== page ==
However, while the Yankees won the blow outs, the Pirates took the close games, sneaking off 6-4, 3-2 and 5-2 victories. In virtually every statistical category, the series was lopsided in the Yankees favor, but it still went to a deciding Game 7.

The Pirates used a platoon of catchers in 1960. Smoky Burgess caught games against right handed starters. Journeyman catcher Smith did so against left handers. Lefty Whitey Ford was not available for the finale as he won Game 6 for the Yankees. Bob Turley was the Yankees starter meaning Burgess got the call to catch for the Pirates and Smith rode the bench.

From the beginning, it was clear this was not going to be a pitchers duel. Pirates first baseman Rocky Nelson homered in the first and when Burgess singled in the second, Bob Turley was lifted after only retiring three batters. Pittsburgh built a 4-0 lead.

The Yankees came storming back with homers by Moose Skowron and a three run homer by Yogi Berra, playing left field that day, and took a 5-4 lead in the sixth.

Burgess singled in the seventh and was the tying run with nobody on. He was lifted for pinch runner Joe Christopher but the Pirates could not drive him in.

In the 8th, Smith filled in as catcher. The 29 year old reserve was not even the most famous active catcher named Hal Smith. The Cardinals had an All Star by the same name which this author thought was the same person before doing the research for this post.

Calling pitches for reliever Roy Face, Smith saw the Yankees pad their lead. Johnny Blanchard and Clete Boyer each smacked RBI hits and New York led 7-4 and seemed to be pulling away.

In the bottom of the 8th, Gino Cimoli singled and Bill Virdon smacked a grounder that hit Tony Kubek in the neck. After a delay, Kubek was replaced by Joe DeMaestri.

Dick Groat singled, cutting the Yankee lead to 7-5. Then with two outs, Roberto Clemente beat out a grounder that made it a one run game.

Up stepped Hal Smith against reliever Jim Coates. With 2 outs, the count 2 and 2 and Casey Stengel’s Yankees 4 outs away from taking yet another title, Smith smashed a deep home run over Yogi Berra’s head in left field.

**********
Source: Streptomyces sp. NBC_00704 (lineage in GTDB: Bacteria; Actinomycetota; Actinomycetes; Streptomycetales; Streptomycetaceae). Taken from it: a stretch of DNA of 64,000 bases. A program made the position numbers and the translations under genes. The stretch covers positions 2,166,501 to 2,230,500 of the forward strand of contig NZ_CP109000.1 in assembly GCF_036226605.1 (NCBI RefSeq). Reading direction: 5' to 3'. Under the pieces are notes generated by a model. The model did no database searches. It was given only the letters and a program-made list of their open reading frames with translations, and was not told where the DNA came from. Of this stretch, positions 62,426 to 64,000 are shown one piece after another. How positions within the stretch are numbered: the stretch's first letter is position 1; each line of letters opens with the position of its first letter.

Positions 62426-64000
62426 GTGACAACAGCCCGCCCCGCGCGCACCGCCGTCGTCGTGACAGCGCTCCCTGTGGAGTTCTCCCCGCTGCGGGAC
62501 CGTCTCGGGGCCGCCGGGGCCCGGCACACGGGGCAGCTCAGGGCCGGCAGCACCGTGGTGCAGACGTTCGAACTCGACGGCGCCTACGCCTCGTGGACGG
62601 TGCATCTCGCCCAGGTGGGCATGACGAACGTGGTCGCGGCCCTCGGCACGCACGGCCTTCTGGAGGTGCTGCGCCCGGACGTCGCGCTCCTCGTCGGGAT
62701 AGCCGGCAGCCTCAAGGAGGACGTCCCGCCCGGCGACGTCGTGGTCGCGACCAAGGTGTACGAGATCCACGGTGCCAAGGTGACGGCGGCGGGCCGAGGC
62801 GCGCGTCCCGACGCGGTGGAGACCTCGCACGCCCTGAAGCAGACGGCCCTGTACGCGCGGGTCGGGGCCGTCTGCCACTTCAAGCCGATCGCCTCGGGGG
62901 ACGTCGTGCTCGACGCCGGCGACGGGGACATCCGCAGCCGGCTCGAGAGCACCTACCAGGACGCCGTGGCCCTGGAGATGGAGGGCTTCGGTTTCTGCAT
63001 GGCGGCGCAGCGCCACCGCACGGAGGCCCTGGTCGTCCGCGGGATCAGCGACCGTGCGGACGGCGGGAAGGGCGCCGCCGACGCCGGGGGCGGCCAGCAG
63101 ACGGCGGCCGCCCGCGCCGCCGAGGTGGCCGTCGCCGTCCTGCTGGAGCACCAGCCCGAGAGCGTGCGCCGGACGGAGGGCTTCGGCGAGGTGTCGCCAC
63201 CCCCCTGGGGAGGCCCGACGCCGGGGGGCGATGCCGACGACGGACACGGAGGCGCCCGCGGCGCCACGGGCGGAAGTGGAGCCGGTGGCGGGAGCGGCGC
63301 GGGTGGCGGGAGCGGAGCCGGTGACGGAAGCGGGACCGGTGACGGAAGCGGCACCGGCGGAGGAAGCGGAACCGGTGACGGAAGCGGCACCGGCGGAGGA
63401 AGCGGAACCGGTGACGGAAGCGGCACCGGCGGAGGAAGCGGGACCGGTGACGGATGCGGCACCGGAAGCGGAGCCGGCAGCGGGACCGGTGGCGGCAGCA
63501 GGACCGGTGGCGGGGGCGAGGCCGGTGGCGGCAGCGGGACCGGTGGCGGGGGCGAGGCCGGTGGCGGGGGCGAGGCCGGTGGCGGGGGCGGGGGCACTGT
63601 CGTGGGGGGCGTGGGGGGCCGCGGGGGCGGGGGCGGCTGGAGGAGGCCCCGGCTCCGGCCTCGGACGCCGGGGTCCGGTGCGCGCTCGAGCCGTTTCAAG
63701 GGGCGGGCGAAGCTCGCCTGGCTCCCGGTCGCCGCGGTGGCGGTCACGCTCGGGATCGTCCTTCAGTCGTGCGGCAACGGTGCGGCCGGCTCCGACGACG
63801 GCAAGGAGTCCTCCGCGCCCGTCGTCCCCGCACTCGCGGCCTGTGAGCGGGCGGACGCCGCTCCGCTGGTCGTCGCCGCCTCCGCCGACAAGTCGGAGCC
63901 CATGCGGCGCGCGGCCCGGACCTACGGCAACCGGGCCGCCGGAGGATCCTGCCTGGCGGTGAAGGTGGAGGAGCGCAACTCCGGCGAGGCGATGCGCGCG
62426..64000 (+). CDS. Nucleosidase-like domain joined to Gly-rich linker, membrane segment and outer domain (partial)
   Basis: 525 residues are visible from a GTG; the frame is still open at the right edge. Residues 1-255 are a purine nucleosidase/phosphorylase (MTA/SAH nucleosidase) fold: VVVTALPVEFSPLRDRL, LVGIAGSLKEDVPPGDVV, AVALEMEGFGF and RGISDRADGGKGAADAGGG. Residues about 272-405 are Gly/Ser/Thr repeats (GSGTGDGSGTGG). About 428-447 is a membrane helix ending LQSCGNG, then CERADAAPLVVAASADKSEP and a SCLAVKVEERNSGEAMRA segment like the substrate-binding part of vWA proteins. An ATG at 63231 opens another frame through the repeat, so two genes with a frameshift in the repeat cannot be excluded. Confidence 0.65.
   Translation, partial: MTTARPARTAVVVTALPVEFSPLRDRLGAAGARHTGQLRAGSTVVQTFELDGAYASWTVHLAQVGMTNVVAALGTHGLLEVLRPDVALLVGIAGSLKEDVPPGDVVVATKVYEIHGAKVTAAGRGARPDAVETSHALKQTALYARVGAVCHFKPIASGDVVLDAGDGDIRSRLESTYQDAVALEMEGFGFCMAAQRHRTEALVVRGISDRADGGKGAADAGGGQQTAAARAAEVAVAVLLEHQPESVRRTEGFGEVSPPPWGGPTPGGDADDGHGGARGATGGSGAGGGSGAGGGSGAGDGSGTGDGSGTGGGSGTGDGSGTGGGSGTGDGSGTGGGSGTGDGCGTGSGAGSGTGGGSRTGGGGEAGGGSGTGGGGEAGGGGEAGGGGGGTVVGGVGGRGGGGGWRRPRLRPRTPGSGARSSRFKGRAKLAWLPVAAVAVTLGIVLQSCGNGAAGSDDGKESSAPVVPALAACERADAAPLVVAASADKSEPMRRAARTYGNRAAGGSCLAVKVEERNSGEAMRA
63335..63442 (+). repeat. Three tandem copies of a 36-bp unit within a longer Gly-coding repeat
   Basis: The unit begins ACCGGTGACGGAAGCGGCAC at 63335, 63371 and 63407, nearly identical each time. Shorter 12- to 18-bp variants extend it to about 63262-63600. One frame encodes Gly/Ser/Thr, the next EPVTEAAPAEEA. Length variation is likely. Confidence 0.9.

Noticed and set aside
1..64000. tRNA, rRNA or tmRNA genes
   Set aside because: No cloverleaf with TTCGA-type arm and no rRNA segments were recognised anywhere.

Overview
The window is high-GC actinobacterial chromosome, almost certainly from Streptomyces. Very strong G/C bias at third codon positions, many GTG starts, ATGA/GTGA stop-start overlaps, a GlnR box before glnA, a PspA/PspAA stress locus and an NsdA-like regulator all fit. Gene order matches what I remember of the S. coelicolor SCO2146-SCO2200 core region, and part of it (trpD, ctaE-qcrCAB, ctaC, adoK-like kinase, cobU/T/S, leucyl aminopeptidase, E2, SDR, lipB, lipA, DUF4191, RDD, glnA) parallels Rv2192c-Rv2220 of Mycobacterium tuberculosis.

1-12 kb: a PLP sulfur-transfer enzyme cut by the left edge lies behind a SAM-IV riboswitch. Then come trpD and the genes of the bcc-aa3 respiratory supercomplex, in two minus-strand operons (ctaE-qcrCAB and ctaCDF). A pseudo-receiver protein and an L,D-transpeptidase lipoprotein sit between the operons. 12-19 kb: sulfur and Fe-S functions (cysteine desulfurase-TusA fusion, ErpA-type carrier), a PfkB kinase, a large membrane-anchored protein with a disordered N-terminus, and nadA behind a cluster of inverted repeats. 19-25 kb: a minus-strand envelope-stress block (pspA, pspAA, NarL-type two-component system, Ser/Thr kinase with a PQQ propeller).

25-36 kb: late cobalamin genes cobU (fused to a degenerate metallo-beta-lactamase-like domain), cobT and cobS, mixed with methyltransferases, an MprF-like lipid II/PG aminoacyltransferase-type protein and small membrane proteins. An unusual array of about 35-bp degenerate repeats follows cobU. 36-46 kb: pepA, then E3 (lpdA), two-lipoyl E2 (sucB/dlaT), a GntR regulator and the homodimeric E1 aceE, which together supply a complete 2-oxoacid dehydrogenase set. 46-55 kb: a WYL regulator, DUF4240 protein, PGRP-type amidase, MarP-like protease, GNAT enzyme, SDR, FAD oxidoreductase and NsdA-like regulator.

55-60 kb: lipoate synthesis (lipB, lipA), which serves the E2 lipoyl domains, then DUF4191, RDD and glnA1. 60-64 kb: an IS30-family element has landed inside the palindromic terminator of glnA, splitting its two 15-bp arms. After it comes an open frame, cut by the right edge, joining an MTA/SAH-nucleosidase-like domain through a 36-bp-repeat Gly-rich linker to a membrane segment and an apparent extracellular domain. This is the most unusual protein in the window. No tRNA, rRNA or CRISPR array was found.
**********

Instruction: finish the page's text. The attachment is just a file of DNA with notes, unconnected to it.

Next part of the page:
Suddenly the Pirates had a 9-7 lead. Forbes Field went insane as the reserve catcher had struck the blow that looked to slay the Yankees once and for all. The Pirates had not won a World Series since Pie Traynor and company stunned Walter Johnson the Washington Senators in 1925. Now, 35 years later, they were on the verge of another stunning game 7 victory and Hal Smith would be the man to lead the way.

Bob Friend came in to close out the World Series, but allowed a pair of singles without retiring a batter. Harvey Haddix, who famously threw 12 perfect innings in a 1959 game before losing in the 13th, relieved Friend. He coaxed a foul pop up to Smith. In a strange play with one out, Yogi Berra grounded out to first and Mickey Mantle appeared to be caught in a potential World Series ending rundown. But he dove back to first in time and Gil McDougald scored to tie the game. The lead that Hal Smith gave the Pirates was no more because of Mantle’s dive back to first. Haddix retired Skowron but now the game was knotted at 9.

Bill Mazeroski faced Ralph Terry to lead off the bottom of the 9th and hit a 1-0 pitch over the left field fence to end the World Series. Forever the game was known for Mazeroski’s homer. Any montage of great World Series moments includes Mazeroski’s homer. The fame of that moment probably was the event that clinched his Hall of Fame bid.

But think of how close it was to being Hal Smith’s moment in the sun. He would have been the great hero on the cover of magazines and whose blast would be remembered for all time. Devoted Pirate fans love and applaud Hal Smith’s heroism. However his deeds were so close to being immortal.

For that reason he is the Sully Baseball Unsung Post Season Hero for October 13.